The winners have been announced in the ISEA Image Competition 2013/14. The competition was an opportunity for those involved in sports engineering, science, and technology to showcase their work. Conveying the outstanding research and consultancy that is being conducted in sports engineering today.
Best in show was awarded to Jorge Santana Cabrera from the University of Las Palmas de Gran Canaria, Spain, for his short film titled “Swimmers Bubbles”. This shows his work into the study of entry angle into the water of a swimmers hand during crawl stroke. As Cabrera explains “The object of the filmed frames are the study of the incoming angle of the swimmer hand into the water during the crawl stroke style. This work is conducted to analyse turbulence generation during the contact between water and hand. The footage can then be shown to the swimmers to demostrate the affect of hand entry angle. For a clear view of the turbulence phenomena, a film filter software has been used and a “Detect Borders” filter has been selected. So, the water and bubbles generated from the stroke are clearly observed.”
[evp_embed_video url=”https://www.sportsengineering.org/wp-content/uploads/2014/09/Jorge_Santana_Cabrera_Swim.mp4″ width=”700″]
The Best in Photographic award went to Nick Hamilton for his image of a mountain biker jumping a five foot shark fin, titled “Jumping the Shark”. This is an idiom that was born when the nostalgic American TV series Happy Days, a show based on family life, had the lead character, The Fonz, perform a stunt where he jumped over a captive shark on water skis, in an attempt to boost failing ratings. The idiom has now become synonymous with the moment a brands evolution of design, or creative effort, declines, and the brand in turn resorts to hype and gimmick. As Hamilton explains “Working as a full time Sports Engineer, developing and analysing the performance of sports equipment in the minutest of detail, I understand the impact this has in a sporting context. It was with great interest that I once listened to a large sporting goods manufacture detail how they spent 5% of their turnover on R&D and product development, while 45% was spent on marketing. Naively I had believed that the performance of the products was paramount and that solving problems and addressing needs were key. My bubble had been burst; they created the need and addressed only part of it. They regularly ‘Jumped the Shark’. In taking this photo we had lots of fun, thinking it up, setting up and getting the shot; just riding our bikes. In essence we loved jumping the shark but as Sports Engineers we really couldn’t care less about ‘Jumping the Shark’. “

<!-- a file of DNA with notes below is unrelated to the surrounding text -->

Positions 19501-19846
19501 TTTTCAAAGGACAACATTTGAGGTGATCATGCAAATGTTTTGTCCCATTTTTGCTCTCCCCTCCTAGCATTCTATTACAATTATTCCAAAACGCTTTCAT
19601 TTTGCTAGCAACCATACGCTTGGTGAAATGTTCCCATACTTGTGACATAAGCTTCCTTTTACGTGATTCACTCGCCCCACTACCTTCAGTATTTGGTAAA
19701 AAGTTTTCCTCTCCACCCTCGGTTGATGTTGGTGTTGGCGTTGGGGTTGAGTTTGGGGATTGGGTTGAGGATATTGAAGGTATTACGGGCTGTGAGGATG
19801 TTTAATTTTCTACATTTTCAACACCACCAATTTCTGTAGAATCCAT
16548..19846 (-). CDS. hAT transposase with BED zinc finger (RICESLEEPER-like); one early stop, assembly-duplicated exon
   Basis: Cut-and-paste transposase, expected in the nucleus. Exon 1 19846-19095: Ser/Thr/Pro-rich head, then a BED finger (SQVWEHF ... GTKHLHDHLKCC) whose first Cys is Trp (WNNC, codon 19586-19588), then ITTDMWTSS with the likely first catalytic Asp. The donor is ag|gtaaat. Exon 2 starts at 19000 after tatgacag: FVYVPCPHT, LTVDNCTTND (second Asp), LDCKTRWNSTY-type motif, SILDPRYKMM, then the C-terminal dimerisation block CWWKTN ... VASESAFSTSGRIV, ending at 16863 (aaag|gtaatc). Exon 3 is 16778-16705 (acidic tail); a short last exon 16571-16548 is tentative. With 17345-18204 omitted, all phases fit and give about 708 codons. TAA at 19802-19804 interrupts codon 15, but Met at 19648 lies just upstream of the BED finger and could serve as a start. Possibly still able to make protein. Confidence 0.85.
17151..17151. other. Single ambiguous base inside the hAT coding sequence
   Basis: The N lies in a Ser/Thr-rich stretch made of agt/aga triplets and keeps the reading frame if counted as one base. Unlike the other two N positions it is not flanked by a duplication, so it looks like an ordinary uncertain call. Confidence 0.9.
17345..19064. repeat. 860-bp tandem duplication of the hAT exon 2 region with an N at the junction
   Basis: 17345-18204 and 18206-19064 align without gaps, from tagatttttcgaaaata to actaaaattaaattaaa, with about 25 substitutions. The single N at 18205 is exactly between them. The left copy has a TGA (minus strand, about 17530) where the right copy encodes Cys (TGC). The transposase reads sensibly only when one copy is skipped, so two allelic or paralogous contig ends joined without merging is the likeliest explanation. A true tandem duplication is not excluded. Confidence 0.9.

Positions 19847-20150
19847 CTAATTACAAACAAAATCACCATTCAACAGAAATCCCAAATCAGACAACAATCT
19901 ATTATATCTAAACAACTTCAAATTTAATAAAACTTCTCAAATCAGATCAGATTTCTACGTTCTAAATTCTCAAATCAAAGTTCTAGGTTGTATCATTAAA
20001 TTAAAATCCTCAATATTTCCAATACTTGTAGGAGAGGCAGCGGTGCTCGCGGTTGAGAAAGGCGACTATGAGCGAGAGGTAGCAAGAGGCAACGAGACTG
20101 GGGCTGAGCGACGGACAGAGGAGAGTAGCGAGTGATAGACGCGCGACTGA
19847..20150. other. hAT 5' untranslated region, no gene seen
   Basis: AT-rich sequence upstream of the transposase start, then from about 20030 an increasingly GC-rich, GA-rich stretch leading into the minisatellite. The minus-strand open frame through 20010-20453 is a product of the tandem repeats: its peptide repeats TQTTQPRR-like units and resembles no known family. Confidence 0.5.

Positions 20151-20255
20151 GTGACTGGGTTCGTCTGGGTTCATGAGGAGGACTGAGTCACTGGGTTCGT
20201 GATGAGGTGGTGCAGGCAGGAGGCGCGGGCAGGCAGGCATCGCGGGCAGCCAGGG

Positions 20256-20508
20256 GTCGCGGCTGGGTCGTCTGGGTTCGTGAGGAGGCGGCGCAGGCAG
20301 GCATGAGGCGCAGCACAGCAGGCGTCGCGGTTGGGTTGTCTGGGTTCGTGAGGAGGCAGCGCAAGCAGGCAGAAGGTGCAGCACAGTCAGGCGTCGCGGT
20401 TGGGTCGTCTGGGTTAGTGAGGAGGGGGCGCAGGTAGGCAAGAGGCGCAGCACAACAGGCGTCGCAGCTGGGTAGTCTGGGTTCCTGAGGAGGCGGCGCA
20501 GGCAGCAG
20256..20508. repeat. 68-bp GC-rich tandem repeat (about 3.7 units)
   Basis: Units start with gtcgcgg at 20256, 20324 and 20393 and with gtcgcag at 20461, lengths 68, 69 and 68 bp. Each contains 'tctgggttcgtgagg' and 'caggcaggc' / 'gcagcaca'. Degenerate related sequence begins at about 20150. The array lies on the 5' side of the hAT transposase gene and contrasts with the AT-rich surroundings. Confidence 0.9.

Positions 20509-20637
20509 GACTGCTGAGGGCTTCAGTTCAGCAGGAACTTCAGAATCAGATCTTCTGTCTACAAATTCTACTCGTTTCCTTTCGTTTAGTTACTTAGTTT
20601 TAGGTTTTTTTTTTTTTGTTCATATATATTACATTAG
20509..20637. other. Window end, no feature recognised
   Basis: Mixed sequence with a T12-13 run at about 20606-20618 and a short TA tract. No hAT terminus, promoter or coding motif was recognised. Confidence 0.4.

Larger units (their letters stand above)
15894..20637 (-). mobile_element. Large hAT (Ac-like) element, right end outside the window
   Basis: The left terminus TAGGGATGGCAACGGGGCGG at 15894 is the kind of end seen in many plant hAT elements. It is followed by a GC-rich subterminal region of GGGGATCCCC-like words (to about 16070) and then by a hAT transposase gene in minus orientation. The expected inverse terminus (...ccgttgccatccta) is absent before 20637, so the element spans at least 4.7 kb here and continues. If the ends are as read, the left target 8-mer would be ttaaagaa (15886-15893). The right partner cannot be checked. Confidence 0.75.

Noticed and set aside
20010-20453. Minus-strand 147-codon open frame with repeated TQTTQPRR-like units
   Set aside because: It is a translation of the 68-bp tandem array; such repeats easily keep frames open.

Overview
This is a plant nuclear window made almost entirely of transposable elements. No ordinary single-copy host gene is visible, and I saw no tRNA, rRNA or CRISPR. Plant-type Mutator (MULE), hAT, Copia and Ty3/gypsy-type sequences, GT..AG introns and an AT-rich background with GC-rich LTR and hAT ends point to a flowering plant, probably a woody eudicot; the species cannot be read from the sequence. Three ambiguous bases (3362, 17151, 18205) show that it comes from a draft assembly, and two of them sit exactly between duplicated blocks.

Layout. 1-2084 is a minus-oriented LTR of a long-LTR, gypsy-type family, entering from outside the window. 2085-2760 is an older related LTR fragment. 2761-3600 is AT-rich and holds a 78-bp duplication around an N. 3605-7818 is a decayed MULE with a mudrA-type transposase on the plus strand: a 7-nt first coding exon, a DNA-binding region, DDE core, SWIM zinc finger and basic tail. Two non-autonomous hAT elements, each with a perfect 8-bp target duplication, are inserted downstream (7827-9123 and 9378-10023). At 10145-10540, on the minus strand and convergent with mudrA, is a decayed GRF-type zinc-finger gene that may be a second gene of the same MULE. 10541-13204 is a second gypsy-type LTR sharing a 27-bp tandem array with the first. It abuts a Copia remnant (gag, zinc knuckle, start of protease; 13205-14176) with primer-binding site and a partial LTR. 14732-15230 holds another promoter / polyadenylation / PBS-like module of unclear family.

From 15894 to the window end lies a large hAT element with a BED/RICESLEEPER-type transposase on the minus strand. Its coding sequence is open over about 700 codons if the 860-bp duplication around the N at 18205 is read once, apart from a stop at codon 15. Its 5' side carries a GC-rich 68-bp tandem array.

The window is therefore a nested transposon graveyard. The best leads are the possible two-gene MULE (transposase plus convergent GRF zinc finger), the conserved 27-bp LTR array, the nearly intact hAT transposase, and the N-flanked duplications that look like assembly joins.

Best in Computer Generated category went to Dr Marcus Dunn for his image showcasing his work in markerless measurement of step and movement strategy during elite match-play tennis. As Dunn explains “current knowledge of tennis player-surface interactions is limited. The analysis of player step and movement strategy during match-play tennis will improve knowledge of player-surface interactions”. The image demonstrates the application of a video-based method for measuring a player’s step and movement strategy during elite, match-play tennis. This application is the direct result of Dunn’s PhD project that developed a single camera method for measuring step and movement strategy in sport. The method does not require the application of sensors or markers, e.g. video-based, allowing analyses to be performed in situ, without interfering players. The method represents a flexible approach to gait analysis which could be used for different applications, ranging from sport to surveillance.
Ten best in show runners up were also awarded to:
Congratulations to all who won!